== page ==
Oregon offers one of the most generous returns on recycled bottles and cans in the U.S. And the organization in charge of managing the state’s recycling program wants to make sure Idaho residents who live near an Oregon border town are not taking advantage of the system.
The Argus Observer in Ontario recently reported that one of Oregon Beverage Recycling Cooperative’s facilities in the small Eastern Oregon town was passing out cards explaining why they may reject a customer’s recycling.
The cooperative operates the BottleDrop chain of recycling centers, and according to spokesman Eric Chambers, spring usually sees an uptick in recycling as the weather improves.
Chambers said the cooperative’s policy isn’t new, but employees can verify a can or bottle’s origins by checking car license plates or asking for an ID card. An Idaho resident could still redeem their recycling in Ontario, but they would need to provide a receipt or some other proof they bought the container in Oregon.
“We can’t have Oregonians paying out refunds on containers that didn’t have a deposit paid,” he said. “The Bottle Bill allows for us to reject containers that we can reasonably assume were not redeemable in Oregon.”
Oregon’s recycling program is the product of the state’s Bottle Bill, a 1971 law designed to clear the state’s beaches and roadsides of bottles and cans by having Oregonians redeem a deposit they pay upon purchasing a recyclable container.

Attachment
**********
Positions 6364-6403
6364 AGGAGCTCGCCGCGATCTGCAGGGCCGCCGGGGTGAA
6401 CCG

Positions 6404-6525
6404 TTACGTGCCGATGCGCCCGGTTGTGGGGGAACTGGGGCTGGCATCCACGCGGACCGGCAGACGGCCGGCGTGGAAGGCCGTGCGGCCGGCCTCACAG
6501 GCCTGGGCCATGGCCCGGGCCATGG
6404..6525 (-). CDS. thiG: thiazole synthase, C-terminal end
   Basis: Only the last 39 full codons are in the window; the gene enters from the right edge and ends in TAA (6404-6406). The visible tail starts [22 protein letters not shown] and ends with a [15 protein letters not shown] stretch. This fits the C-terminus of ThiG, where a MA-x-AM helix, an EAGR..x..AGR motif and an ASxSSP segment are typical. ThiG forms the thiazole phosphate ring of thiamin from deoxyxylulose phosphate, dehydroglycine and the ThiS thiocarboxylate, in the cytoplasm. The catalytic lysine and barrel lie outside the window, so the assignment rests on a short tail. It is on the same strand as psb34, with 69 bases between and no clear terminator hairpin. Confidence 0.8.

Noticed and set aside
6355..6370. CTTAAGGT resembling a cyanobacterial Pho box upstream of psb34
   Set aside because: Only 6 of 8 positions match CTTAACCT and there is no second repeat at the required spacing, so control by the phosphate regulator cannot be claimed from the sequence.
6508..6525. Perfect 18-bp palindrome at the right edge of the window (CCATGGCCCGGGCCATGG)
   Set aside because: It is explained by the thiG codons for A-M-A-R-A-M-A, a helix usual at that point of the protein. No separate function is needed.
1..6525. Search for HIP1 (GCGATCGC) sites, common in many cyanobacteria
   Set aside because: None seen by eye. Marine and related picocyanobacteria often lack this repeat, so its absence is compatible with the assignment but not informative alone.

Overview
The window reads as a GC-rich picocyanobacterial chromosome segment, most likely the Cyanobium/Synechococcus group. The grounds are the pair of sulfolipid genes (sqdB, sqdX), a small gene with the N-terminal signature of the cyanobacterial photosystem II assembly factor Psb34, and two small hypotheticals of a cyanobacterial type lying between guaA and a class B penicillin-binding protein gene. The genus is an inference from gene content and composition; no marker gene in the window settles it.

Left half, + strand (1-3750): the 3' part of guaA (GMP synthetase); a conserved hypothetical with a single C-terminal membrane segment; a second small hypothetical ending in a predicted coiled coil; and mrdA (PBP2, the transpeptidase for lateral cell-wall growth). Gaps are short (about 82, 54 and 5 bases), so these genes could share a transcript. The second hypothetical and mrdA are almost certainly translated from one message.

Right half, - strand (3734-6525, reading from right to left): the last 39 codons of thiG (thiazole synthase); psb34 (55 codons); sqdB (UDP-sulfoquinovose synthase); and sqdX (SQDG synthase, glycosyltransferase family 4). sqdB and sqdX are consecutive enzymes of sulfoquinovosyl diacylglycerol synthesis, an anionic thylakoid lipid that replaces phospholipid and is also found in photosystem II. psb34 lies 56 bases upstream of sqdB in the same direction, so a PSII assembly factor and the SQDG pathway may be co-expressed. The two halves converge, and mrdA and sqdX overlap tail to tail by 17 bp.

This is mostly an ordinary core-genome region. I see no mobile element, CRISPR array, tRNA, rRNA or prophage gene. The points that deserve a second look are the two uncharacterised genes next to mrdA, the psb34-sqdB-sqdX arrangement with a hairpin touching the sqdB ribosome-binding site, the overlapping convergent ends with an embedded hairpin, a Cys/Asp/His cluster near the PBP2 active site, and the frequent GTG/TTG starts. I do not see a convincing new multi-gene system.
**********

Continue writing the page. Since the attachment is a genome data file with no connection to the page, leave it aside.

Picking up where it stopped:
Since then, the law has proven to be both successful and popular. According to the cooperative’s data, nearly 90% of recyclable bottles and cans were redeemed last year, handily trouncing the country’s 35% redemption rate. The Bottle Bill was popular enough that the Legislature bumped the recycling deposit from 5 cents to 10 cents in 2017.
The state’s pioneering bottle redemption system puts communities like Ontario in a unique position given its traditionally symbiotic relationship with Idaho. Malheur County is the only Oregon county in the Mountain Time Zone and Ontario is far closer to Boise than it is to Portland or Salem.
While Ontario and Malheur County have long been border communities, their roles have taken on more meaning as the political divides between Idaho and Oregon grow. Ontario’s expansive cannabis market gets so much traffic from Idaho, where the drug remains illegal, that local leaders have spent the past few sessions pushing a bill that would allow the city to tax cannabis at a higher rate.
And although Planned Parenthood said it also planned to serve Eastern Oregon residents, the health care organization opened an abortion clinic in Ontario not too long after Idaho banned the procedure.
In the lower stakes world of recycling fraud, Idaho isn’t the only state the bottle collective is tracking. Oregon is one of the few states in the West to offer recycling redemption, meaning Washington doesn’t offer the program either. For BottleDrops near Washington, like locations in Portland or Hermiston, Chambers said the cooperative takes similar precautions.
Chambers said the easiest way for Oregon to prevent recycling fraud would be for neighboring states to adopt similar bottle bills. Of Oregon’s neighbors, only California offers a redemption program.
“Parallel policy would help make sure that folks from Idaho have good redemption options and folks from Washington have good redemption options right there in their states,” he said. “Parallel policy would be the absolute best solution for the earth and for the functions of the deposit return systems, no question.”